A software engineer portfolio is a collection of projects, work samples, and other relevant information that demonstrates a software engineer's skills, experience, and qualifications. It can include information about the engineer's education, work experience, and technical skills, as well as links to projects they have worked on, code samples, and other relevant materials. A portfolio can be used to showcase a software engineer's capabilities to potential employers, clients, or collaborators and is crucial to achieve better positions and better salaries as a Software Engineer.
It’s well known that having a personal portfolio has plenty of benefits for your career as a software engineer. It’s about letting you show your skills and also allowing you to sell yourself to interested recruiters. It gives you the opportunity of showing your work and the idea of how you are the only one able to do it in that way, in other words, you can show your different projects and comment on why you did it, how you did it and what amount of time it took you to finish it.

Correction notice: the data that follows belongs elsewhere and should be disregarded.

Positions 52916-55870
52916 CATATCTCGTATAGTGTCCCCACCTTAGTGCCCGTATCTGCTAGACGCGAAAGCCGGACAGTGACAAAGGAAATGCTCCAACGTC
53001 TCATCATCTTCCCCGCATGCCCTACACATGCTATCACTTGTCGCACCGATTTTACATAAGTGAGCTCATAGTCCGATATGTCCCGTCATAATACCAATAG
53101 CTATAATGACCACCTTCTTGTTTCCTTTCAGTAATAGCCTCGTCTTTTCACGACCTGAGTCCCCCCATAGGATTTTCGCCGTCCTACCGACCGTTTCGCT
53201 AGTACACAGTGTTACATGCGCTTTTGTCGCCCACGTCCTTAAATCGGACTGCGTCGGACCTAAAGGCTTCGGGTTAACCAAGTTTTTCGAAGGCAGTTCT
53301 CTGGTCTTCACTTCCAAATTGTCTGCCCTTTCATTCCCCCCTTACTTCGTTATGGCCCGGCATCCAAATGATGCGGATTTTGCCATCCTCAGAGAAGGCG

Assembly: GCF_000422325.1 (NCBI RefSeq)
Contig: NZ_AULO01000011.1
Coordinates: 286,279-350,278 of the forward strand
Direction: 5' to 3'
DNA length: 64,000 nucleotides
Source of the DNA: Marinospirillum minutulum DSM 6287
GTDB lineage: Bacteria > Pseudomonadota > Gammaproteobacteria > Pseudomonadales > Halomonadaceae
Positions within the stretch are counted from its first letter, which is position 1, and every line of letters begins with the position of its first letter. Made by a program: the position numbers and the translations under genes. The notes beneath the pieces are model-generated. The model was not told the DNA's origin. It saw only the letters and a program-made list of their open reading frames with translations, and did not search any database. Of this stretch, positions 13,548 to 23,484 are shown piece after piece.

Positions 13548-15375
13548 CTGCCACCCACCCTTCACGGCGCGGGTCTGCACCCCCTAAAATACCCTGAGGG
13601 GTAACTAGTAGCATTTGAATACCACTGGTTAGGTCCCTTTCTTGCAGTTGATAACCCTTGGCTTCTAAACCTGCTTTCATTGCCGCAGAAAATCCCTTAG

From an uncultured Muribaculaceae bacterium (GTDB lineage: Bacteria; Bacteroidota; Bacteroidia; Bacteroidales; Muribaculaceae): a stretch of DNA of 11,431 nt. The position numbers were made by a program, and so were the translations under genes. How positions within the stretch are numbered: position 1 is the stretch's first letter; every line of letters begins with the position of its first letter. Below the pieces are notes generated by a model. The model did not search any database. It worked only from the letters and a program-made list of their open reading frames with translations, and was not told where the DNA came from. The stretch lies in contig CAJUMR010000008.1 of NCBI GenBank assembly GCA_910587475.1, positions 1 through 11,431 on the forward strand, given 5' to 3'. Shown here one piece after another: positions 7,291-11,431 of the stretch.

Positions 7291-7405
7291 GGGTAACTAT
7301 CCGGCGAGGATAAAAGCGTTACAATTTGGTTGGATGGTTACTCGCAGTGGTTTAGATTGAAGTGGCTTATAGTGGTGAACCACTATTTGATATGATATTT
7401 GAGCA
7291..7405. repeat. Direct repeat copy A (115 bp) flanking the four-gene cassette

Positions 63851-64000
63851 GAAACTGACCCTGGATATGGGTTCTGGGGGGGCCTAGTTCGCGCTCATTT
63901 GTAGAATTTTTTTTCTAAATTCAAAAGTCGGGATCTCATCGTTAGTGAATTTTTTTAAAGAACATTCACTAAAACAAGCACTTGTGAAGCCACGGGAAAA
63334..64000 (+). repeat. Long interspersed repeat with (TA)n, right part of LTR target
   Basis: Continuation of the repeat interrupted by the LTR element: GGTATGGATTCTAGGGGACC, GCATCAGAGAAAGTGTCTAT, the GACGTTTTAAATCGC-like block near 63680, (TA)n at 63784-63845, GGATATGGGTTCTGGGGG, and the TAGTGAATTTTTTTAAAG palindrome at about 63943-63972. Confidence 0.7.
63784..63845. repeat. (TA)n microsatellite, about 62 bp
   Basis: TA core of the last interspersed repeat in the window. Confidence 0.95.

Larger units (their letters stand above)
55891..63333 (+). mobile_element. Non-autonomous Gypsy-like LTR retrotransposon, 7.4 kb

In the current job market for software engineers, every job posting will be flooded with a deluge of candidates parading their resumes to recruiters, speaking about their experiences and skills but not showing them. Having a portfolio lets you demonstrate what you are capable of and can give you an edge over the competition, whenever you are looking for a job. The portfolio serves as an addition to your resume and can make you stand out when compared to other candidates who only have their resumes.
Lastly, it lets you show your style as a programmer, in other words, the way you document your code, how you organize it, and the way you think when you program.
Now you may be thinking “where do I start? How do I do my software engineer portfolio?“; baby steps, let's start with the most important: